Wednesday, December 28, 2011

Flamingo Lineage (2)

Here is an enhancement to the possible flamingo lineage:

  • Pterosaur (Ctenochasmatidae )   Pterodaustro  --->
  • Presbyornithid subgroup--> 
  • Primitive bird, Palaelodidae (Phoenicopteriformes)  --> 
  • Flamingo (Phoenicopteriformes)

Pterosaurs lasted till late Cretaceous
Presbyornithids spanned from late Cretaceous? to Early Oligocene
Palaelodidae spanned from early Oligocene to Middle Pleistocene
Modern flamingos span from 30 mya to the present day
There is evidence to indicate the Flamingo evolved at least 30 million years ago, perhaps longer. 

Note: I have added in the flamingos here:
"Our investigation of skeletal and ontogenetic variation in Pterodaustro  gives insights into  the
developmental  growth  dynamics of this  unusual  ctenochasmatid pterodactyloid   from  early
ontogeny  through  to  adulthood  and  also pro vides   information  pertaining  to  histological   variability   within   and between bones of individuals. This  study  also documents the presence of what  appears to be medullary bone tissue within the medullary cavity  of a large femur  of Pterodaustro.  This  suggests that,  like  birds,  reproductively  active female  pterosaurs  may have deposited a special bone tissue (medullary bone) to cope with  the demand of  calcium  during  eggshelling."

Friday, December 23, 2011


Here is a summary of the basic ideas of this site. This is a work in progress.:
Birds developed in a lineage from proto-pterosaurs (eg. cosesaurus)
to pterosaurs (eg. pterodactyls)
to primitive pygostylia birds (eg. enantiornithes)
to modern flying birds (neognathae) and modern flightless birds (palaeognathae).
Primitive pterosaurs (rhamphorhynchids) developed into long-bony-tailed feathered creatures (eg. dromaeosaurs) which went extinct. Advanced pterosaurs (pterodactyls) developed into short-tailed feathered birds (Pygostylia).
The category called "coelurosaur dinosaurs" includes only actual dinosaurs (eg. tyrannosaurs). It does not include birds.
The fossil record does not support the dinosaur-to-bird idea. The fossil record does support the pterosaur-to-bird idea.

pycnofibres to feathers
warm blooded
particular pterosaurs to particular birds
ghost lineages
finger phalanges

Monday, December 19, 2011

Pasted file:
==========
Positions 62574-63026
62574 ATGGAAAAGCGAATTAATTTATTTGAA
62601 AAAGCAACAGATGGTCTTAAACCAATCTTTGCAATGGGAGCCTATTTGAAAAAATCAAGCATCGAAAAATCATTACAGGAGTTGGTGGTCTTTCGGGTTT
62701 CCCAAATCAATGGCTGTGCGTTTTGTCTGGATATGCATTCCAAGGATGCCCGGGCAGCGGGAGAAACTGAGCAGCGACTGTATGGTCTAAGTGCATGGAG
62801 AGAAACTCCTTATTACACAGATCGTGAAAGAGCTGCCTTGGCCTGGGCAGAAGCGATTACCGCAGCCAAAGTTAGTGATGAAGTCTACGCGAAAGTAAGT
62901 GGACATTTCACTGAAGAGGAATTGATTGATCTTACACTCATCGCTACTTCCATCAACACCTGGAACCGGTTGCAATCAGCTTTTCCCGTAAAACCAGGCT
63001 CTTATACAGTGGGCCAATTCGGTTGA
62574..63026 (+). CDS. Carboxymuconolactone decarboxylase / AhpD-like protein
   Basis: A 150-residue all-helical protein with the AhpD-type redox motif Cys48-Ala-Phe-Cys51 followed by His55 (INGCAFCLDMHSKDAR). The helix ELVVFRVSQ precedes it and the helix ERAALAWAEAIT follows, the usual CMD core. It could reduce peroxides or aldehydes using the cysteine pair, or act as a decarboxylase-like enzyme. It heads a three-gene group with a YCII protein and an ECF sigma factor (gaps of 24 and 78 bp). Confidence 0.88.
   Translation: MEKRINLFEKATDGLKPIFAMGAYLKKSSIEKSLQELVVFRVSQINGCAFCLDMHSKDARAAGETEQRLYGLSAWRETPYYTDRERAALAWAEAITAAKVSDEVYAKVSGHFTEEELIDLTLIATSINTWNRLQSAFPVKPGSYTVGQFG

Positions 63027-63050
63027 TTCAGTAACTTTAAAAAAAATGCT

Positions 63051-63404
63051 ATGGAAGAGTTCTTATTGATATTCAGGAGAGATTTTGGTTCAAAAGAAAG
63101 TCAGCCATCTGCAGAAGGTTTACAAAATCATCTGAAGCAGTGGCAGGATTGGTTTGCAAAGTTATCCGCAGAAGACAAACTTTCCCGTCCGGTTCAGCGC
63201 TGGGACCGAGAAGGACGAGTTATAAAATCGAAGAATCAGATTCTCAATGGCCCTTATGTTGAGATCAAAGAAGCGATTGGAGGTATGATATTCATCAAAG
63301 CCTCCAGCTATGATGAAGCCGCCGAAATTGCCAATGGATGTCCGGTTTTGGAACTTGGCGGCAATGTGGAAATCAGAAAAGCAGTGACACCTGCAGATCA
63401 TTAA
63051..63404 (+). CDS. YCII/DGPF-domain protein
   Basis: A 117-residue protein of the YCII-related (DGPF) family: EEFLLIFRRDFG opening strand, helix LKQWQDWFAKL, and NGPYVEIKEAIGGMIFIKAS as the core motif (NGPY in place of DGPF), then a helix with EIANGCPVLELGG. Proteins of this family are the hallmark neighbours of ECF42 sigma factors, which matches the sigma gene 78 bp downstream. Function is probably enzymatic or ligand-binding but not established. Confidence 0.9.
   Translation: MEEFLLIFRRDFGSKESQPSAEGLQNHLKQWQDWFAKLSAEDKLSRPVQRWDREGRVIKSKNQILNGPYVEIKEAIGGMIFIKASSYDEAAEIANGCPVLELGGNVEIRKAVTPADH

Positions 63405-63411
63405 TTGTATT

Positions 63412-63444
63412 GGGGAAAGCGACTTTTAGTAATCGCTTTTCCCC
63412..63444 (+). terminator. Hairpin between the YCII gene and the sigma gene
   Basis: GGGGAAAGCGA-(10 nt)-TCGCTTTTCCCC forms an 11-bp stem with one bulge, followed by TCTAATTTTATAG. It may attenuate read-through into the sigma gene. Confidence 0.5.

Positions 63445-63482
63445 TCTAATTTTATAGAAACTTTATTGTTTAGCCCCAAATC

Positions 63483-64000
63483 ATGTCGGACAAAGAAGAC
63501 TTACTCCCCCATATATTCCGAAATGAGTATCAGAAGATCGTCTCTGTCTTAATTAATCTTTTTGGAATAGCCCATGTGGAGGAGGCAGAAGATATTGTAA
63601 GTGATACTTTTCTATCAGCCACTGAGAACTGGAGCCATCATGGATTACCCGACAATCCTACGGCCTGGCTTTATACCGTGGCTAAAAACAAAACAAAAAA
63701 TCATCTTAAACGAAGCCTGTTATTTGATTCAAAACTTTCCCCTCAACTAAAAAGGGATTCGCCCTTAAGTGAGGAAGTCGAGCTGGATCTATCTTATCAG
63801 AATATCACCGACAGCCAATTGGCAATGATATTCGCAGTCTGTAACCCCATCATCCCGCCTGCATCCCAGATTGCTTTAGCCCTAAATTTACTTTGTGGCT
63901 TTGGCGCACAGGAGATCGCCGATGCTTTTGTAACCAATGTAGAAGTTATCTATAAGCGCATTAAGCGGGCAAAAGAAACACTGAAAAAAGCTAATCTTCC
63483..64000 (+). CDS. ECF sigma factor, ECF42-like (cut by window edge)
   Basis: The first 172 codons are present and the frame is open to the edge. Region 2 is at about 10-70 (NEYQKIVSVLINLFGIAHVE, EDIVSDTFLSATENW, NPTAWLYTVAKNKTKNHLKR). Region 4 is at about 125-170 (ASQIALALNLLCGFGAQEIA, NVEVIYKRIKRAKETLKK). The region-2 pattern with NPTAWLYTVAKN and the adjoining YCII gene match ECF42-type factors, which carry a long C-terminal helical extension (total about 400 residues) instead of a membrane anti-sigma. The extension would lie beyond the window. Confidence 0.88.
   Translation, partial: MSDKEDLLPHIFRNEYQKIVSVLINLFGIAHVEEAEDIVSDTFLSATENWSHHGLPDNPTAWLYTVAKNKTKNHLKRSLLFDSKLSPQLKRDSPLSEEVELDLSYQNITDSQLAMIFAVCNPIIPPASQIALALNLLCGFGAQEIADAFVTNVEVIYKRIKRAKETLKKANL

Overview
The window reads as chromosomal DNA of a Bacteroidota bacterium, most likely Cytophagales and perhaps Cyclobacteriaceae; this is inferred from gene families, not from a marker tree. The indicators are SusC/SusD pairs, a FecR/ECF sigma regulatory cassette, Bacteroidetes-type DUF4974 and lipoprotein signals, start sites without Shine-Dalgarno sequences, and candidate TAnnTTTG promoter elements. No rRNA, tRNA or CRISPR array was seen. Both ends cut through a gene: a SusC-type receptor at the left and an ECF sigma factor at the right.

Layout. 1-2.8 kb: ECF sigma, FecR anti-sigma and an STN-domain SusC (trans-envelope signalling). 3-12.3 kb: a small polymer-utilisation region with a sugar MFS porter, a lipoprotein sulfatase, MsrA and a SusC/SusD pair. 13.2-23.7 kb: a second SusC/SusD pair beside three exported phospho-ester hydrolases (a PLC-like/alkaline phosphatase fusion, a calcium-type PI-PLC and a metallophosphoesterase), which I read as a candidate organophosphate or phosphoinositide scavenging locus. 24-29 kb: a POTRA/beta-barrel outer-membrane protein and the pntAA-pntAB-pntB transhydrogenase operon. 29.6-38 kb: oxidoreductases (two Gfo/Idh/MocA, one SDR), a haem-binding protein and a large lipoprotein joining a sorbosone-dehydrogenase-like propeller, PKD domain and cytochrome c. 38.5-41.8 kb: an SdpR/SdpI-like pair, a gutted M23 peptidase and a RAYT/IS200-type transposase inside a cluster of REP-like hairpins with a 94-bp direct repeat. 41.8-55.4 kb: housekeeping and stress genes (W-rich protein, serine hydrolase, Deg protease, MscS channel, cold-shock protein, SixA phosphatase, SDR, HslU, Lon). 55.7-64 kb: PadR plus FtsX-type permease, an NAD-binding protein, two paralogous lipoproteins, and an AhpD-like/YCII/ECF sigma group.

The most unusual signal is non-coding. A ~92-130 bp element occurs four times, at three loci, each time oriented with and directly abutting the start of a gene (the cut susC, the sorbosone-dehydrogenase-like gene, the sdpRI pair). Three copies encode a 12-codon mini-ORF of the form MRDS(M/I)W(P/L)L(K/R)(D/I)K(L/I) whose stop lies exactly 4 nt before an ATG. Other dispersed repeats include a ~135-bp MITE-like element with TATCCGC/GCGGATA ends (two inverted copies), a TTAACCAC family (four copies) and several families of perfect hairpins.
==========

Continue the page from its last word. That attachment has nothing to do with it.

The Flamingo Lineage

Here is an introduction to the flamingo lineage:

A preliminary, possible lineage:

Pterosaur (Ctenochasmatidae) Pterodaustro --> Primitive bird, Palaelodidae (Phoenicopteriformes)
--> Flamingo (Phoenicopteriformes)
See this earlier post on the flamingo pterosaur:
Pterodaustro is a genus of Cretaceous pterodactyloid pterosaur [Ctenochasmatidae] from South America, which lived 105 million years ago.
The modern bird that's most often compared to the South American Pterodaustro is the flamingo, which this pterosaur closely resembled in appearance, if not in every aspect of its anatomy. Based on its thousand or so distinctive, bristlelike teeth, paleontologists believe that the early Cretaceous Pterodaustro dipped its curved beak into the water to filter out plankton, small crustaceans, and other tiny aquatic creatures. Since shrimp and plankton are predominantly pink, some of these scientists also speculate that Pterodaustro may have had a distinctly pinkish hue, another trait it would have shared with modern flamingos.
Pterodaustro probably waded in shallow water like flamingos, straining food with its tooth comb, a method called "filter feeding".[4] Once it caught its food, Pterodaustro probably mashed it with the small, globular teeth present in its upper jaw.
According to Robert Bakker, like with flamingos, this pterosaur's diet may have resulted in a pink hue. Thus, it is often dubbed the "flamingo pterosaur".[5]
"Pterodaustro is represented by a number of specimens from Argentina. There is a complete skeleton, a partial juvenile and an egg, just to mention a few. This unusual pterosaur is quite well represented in the fossil record, certainly enough is known to make a convincing reconstruction.